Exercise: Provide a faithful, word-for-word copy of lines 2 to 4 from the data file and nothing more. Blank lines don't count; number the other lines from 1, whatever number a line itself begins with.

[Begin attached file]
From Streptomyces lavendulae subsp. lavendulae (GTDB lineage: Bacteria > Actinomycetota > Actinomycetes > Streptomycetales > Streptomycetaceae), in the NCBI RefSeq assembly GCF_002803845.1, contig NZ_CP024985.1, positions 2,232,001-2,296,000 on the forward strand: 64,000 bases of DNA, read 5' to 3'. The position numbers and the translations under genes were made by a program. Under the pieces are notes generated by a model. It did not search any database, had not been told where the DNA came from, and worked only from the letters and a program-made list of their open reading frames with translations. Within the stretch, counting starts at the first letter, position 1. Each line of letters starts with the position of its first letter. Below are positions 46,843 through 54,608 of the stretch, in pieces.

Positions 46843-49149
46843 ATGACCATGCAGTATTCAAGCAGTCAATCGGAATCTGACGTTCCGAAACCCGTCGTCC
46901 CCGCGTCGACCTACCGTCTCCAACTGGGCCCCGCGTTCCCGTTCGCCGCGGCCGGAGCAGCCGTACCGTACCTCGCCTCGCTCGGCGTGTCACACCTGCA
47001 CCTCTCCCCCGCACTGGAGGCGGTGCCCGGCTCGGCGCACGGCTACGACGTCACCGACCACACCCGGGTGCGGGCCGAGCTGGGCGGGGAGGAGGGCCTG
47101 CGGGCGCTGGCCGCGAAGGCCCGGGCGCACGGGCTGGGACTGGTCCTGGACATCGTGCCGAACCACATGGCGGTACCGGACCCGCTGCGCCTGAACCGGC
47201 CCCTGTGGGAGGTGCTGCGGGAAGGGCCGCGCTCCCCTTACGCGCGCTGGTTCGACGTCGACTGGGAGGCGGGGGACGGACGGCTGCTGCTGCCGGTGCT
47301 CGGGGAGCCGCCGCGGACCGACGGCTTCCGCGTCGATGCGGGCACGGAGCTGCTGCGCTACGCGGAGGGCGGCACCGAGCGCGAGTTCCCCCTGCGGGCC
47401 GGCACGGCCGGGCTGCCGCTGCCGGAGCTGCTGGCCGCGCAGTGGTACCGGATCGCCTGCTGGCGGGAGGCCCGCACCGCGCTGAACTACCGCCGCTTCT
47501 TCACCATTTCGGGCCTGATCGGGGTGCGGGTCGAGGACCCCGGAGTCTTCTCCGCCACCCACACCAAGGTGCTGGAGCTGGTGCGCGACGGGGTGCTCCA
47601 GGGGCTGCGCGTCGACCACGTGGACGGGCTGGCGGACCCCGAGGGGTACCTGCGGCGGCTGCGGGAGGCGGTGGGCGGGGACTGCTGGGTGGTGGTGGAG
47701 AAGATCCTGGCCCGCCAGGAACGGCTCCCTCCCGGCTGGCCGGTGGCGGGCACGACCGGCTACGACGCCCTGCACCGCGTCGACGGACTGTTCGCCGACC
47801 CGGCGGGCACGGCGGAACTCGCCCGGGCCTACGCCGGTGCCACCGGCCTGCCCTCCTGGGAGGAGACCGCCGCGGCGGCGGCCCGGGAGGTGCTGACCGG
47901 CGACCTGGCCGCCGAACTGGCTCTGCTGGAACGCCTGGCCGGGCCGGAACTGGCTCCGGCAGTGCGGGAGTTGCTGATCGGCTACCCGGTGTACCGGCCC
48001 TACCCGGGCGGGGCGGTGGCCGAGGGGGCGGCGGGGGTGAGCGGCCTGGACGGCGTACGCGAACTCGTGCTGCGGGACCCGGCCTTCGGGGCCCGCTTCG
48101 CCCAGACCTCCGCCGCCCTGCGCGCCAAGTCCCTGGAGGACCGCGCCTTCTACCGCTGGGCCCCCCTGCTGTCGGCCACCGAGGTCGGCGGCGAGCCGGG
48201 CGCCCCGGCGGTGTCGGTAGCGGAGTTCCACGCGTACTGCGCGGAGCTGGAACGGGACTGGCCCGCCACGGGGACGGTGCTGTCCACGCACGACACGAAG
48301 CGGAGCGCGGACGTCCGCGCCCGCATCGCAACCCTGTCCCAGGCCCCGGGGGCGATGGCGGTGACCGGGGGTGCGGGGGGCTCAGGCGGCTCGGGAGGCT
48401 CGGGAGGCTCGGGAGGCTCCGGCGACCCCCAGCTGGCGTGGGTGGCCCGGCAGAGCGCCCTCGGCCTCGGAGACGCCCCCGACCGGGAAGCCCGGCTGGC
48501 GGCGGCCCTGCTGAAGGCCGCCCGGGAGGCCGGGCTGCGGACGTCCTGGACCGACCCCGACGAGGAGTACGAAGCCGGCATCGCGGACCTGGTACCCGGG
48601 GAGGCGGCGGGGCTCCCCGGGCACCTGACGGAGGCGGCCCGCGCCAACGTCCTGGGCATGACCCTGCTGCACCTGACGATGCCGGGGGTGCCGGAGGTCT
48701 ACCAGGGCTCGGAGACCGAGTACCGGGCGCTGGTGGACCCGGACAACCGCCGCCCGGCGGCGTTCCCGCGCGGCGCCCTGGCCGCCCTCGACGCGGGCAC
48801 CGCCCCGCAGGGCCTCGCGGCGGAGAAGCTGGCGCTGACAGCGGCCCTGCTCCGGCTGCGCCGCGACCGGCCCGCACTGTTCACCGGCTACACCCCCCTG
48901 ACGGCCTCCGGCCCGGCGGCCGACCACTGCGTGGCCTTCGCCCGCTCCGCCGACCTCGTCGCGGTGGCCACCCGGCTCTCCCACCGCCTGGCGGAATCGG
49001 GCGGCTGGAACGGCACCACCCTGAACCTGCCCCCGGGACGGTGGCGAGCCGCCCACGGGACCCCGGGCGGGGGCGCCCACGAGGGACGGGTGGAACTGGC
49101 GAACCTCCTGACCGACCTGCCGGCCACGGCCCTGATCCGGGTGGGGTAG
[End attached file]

Positions 46843-49149
46843 ATGACCATGCAGTATTCAAGCAGTCAATCGGAATCTGACGTTCCGAAACCCGTCGTCC
46901 CCGCGTCGACCTACCGTCTCCAACTGGGCCCCGCGTTCCCGTTCGCCGCGGCCGGAGCAGCCGTACCGTACCTCGCCTCGCTCGGCGTGTCACACCTGCA